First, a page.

I love starting trips on weekends. The traffic to escape Nairobi is clear and we don’t have to start a safari in a jam. Emily and Lee conveniently started their journey to Mombasa on a Saturday morning, and we found ourselves bright and early at Wildebeest Eco-Camp in Karen. It was a reasonably unremarkable drive, therefore, to Amboseli. The only potential for disaster arose when I inserted my foot firmly in my mouth with a cynical remark about the aid industry… only after the words were out did I remember that Lee works as a fund raiser for an NGO.

But their humour remained intact, even after the 22 kilometres of corrugated road on the last stretch to the park (it’s nothing compared to the road to the Maasai Mara, but not having that for comparison, 22 kilometres can also be tiring).

Our arrival at Kibo Camp was like a homecoming for Francis and me. First Charles, the supervisor, cracked a big smile in welcome as he saw us emerging from the van. Francis had only been there a few days before, but I was pleasantly surprised they remembered me after several months.

We checked in and Charles generously gave us a new guest tent. The tents are floored with stone and covered with cow-hide rugs. The four-poster bed in the middle of the room is surrounded with a mosquito net which is set up during the evening turn-down service while we have dinner. At the rear of the tent is the en suite with flush toilet and hot shower. The water is solar heated – part of Kibo’s eco-friendly efforts. No time to linger in our luxurious tent though; it was lunchtime.

As Francis and I entered the dining room our old friend Gona was preparing our table. When he turned and saw us, it was like meeting a long-lost pal. “Mama and Papa Overland” he cried and shook both our hands energetically. Nothing is too much trouble for Gona – as he says “my name is Gona and I’m gonna serve you.” Gona had christened us Mama and Papa Overland on my first visit to Kibo in 2013. We were quietly tickled by the name and are glad it’s stuck.

Safari in Amboseli

Emily and Lee had their first game drive that afternoon. They were lucky with an early lion sighting! Even better, it was a lion couple on their honeymoon. Of course they also saw plenty of elephants and a hippo with her baby out of the water.

Emerging from our tents at sunrise the next morning, we were greeted with a perfect view of a naked Kilimanjaro. Usually covered in cloud during the day, early morning is the best time to see the mountain and Amboseli is the best place for those views. Francis whisked Emily and Lee off to the park for an early morning game drive. Over breakfast, Lee marvelled at the incredible variety of birds they had seen during the drive, many of which they had never heard of, including the Secretary Bird. We all had a giggle at Francis’ imitation of the Secretary Bird as it hunts. Amboseli National Park comprises a large swamp in the middle of a massive arid area and thus attracts many water birds including water rail, egrets, herons, ibis, kingfishers and plovers.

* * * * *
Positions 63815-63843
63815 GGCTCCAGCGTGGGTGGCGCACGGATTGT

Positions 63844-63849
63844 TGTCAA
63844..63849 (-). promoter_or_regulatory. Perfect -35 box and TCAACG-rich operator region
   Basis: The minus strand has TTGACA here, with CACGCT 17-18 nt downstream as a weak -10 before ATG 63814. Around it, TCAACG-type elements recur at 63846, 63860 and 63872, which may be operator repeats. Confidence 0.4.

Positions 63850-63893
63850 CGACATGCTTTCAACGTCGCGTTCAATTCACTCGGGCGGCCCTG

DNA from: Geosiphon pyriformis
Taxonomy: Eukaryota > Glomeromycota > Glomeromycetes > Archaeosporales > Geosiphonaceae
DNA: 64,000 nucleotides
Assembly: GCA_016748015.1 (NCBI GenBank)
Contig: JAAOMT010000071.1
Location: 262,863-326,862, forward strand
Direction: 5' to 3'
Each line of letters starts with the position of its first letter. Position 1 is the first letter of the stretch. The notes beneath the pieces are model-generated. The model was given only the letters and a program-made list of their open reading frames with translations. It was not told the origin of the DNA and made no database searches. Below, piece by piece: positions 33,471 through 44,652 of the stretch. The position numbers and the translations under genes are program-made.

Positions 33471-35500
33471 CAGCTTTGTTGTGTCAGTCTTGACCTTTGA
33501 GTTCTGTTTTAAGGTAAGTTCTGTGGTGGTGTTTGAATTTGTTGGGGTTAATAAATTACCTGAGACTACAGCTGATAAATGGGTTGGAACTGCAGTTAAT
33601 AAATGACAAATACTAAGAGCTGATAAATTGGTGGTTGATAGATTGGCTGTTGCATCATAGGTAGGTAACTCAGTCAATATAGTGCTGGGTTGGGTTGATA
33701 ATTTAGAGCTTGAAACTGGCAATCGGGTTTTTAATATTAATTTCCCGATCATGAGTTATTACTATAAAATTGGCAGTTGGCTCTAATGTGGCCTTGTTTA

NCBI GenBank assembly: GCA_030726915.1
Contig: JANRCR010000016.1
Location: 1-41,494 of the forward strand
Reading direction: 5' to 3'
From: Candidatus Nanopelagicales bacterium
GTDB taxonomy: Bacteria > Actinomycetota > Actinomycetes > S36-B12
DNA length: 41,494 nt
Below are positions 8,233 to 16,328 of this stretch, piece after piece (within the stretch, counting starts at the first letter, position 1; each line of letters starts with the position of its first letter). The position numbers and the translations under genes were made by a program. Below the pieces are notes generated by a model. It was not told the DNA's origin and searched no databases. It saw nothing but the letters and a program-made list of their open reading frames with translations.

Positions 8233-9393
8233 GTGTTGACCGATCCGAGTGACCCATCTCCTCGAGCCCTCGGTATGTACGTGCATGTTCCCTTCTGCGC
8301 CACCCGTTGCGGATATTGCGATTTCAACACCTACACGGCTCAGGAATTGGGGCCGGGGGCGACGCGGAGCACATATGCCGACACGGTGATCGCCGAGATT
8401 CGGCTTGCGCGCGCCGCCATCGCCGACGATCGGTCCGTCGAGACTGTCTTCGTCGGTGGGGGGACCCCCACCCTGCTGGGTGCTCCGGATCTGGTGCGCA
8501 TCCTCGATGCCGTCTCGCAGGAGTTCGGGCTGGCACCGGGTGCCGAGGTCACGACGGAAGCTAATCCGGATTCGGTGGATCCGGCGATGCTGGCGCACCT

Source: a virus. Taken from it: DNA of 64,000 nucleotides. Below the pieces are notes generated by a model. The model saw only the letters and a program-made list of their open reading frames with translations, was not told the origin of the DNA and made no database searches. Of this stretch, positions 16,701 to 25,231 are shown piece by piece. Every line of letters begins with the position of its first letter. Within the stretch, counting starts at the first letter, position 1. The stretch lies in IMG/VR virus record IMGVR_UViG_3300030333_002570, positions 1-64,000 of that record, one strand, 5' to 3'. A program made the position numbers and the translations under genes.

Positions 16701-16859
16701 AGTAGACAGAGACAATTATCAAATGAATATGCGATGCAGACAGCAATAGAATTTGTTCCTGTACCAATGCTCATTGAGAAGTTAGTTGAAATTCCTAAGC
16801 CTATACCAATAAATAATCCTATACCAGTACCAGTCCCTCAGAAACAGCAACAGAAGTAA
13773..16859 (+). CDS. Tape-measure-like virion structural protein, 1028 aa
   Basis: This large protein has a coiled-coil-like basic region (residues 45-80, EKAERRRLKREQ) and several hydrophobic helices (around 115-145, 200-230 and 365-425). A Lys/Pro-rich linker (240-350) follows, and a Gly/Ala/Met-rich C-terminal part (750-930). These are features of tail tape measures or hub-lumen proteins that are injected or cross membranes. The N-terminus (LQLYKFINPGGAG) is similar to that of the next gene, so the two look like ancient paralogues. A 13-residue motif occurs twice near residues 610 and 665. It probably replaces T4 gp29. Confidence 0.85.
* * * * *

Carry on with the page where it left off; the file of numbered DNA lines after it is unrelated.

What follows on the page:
After breakfast we bid our farewells to the awesome staff and started back to Mombasa Road. The highway between East Africa’s main port and the rest of the region is only single lane in each direction with some trucks hurtling along at hair-raising speeds while others barely make it up the gentlest of inclines. Side mirrors are a needless accessory it seems and rarely used. It’s not my favourite road to travel on and so I like to either turn around to talk to people behind or pretend to sleep – anything to not look at my impending death over and over! Francis is masterful though and navigates the other drivers’ craziness with cool calm.

Leopards and Elephants

Our destination was Taita Hills and Lumo Sanctuary. It took us about six hours from Kibo to Taita Hills but it was worth it as Sarova Salt Lick Game Lodge came into view. A herd of elephants were wending their way through the lodge’s stilts as they made their way to the waterhole. I had tried to describe how the waterhole is at the reception area, but it’s difficult to understand that elephants can be just a few metres away as you check in, until you get there!